THE Wyvern is a mythical beast but in the 1950s it meant just one thing to the average Brit - a flashy Vauxhall.
The country was shaking off the shackles of post war austerity and was ready for something new in terms of style and performance.
So, in came the Vauxhall Wyvern, an American juke-box styled saloon which featured what could be termed the Wow! Factor of its day.
The Wyvern was not a new name for Vauxhall, but the E version of 1951 heralded a new era of popularity for the company.
It was big, bold and because of a roomy front bench seat couldaccommodate six with ease.
The Wyvern was aimed at the customer who wanted a roomy car without going the whole hog and buying a six-cylinder model.
As such it was powered by a 1,142cc and later 1,508cc four-cylinder engine, the latter being the better option in terms of performance.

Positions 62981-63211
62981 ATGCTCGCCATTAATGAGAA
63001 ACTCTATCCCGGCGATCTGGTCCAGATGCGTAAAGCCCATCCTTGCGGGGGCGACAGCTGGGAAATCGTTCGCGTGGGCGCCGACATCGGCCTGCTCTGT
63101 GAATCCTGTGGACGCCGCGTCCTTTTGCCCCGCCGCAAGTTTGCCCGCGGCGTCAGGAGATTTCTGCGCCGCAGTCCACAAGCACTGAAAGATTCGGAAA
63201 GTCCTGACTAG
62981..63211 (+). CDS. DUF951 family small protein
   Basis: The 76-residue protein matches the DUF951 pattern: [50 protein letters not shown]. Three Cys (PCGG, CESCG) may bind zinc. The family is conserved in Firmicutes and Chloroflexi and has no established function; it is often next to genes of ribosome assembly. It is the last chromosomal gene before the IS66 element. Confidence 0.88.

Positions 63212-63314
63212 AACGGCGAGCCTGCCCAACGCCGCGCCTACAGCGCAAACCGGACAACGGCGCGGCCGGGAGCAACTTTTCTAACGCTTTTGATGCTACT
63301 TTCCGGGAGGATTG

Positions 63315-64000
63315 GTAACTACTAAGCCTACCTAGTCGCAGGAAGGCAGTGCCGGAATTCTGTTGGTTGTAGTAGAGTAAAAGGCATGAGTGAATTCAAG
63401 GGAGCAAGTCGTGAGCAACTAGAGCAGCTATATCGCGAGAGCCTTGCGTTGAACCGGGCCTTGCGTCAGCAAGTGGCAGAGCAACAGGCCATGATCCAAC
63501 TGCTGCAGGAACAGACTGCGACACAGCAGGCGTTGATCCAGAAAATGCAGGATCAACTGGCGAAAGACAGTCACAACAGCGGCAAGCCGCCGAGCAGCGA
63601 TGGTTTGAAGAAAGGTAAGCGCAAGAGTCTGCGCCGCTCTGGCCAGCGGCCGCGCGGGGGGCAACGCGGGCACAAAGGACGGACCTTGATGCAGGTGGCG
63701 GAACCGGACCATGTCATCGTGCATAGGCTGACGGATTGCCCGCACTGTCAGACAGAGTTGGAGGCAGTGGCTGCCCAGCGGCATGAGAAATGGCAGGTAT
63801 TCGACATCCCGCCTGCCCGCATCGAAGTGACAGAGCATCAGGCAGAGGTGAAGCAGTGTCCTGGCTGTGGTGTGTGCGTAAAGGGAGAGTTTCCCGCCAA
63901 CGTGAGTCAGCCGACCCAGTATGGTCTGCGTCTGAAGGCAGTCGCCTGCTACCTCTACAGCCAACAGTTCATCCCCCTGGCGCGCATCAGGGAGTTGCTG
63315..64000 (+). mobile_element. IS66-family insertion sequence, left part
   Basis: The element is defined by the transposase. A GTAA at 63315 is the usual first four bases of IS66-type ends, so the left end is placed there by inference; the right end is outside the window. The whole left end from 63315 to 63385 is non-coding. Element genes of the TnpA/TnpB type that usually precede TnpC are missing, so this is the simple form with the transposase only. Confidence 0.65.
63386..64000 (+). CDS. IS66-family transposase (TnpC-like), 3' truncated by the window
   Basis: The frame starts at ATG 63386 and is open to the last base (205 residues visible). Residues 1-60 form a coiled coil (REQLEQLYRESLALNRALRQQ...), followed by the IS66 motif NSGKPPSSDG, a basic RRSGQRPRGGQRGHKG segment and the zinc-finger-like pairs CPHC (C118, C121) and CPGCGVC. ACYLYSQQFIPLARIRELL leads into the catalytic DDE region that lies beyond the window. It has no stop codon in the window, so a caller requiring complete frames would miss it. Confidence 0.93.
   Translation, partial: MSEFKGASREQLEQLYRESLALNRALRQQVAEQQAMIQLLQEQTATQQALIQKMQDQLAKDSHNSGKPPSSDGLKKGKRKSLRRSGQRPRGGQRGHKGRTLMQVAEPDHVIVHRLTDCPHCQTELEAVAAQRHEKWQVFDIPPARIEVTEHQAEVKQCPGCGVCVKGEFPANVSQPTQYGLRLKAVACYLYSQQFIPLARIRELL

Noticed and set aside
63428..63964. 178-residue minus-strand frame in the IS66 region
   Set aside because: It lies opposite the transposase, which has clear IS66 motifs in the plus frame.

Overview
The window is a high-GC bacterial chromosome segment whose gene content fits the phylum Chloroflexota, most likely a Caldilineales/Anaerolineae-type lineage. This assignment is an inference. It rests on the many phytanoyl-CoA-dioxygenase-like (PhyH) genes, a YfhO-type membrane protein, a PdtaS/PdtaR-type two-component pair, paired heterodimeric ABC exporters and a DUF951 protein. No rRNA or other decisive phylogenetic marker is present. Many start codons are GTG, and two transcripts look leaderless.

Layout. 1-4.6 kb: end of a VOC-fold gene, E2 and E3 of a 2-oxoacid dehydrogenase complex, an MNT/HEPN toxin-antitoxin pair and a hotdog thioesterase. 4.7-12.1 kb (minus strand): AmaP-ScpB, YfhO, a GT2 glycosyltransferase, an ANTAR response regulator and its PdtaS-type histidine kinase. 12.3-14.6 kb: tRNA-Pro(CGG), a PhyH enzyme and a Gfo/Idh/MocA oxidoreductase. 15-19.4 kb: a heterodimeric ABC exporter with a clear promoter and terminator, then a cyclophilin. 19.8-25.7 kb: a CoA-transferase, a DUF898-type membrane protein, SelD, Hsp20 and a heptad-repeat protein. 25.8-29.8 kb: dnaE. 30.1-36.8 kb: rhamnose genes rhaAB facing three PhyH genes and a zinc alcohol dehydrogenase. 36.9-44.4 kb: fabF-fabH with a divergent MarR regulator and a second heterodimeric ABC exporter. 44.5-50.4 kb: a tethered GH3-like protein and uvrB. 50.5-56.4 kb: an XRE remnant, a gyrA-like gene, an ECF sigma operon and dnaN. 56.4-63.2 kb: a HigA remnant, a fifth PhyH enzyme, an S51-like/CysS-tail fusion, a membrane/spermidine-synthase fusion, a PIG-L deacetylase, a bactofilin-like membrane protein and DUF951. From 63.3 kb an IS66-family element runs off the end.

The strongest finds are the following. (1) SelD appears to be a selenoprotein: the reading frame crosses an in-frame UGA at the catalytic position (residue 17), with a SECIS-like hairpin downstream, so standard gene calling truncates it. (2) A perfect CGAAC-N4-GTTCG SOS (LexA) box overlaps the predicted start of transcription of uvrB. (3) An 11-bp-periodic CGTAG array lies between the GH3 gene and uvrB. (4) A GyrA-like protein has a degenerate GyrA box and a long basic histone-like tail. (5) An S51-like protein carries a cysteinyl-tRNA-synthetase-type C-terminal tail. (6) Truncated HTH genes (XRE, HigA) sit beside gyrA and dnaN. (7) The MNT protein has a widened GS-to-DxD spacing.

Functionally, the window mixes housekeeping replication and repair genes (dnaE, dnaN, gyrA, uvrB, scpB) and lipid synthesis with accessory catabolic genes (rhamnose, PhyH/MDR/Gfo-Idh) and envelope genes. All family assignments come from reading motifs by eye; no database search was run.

The thoroughly modern monocoque body, bold chrome bonnet flutes and acres of brightwork was the order of the day for this General Motors company, as was the curved windscreen which was something of a sensation in Middle England.
The Wyvern received a new bonnet and grille in 1955, a wrap-round rear window in 1956 and another new grille in 1957.
The Wyvern was a competitor to the successes of the Ford Consul and sold well in Britain Vauxhall abandoned the six-seater four-cylinder market and replaced it with the smaller but more radically styled Victor in 1957.
The Wyvern with the more powerful 45bhp engine had a top speed of 71.6mph and could accelerate from 0-60mph in 37.2 seconds. A fuel consumption of 30.4mpg was claimed and it cost Â£771 in the mid-1950s.
A total of 105,275 were made, but rust was a major problem with the red ruin bubbling the paintwork of cars which were relatively young.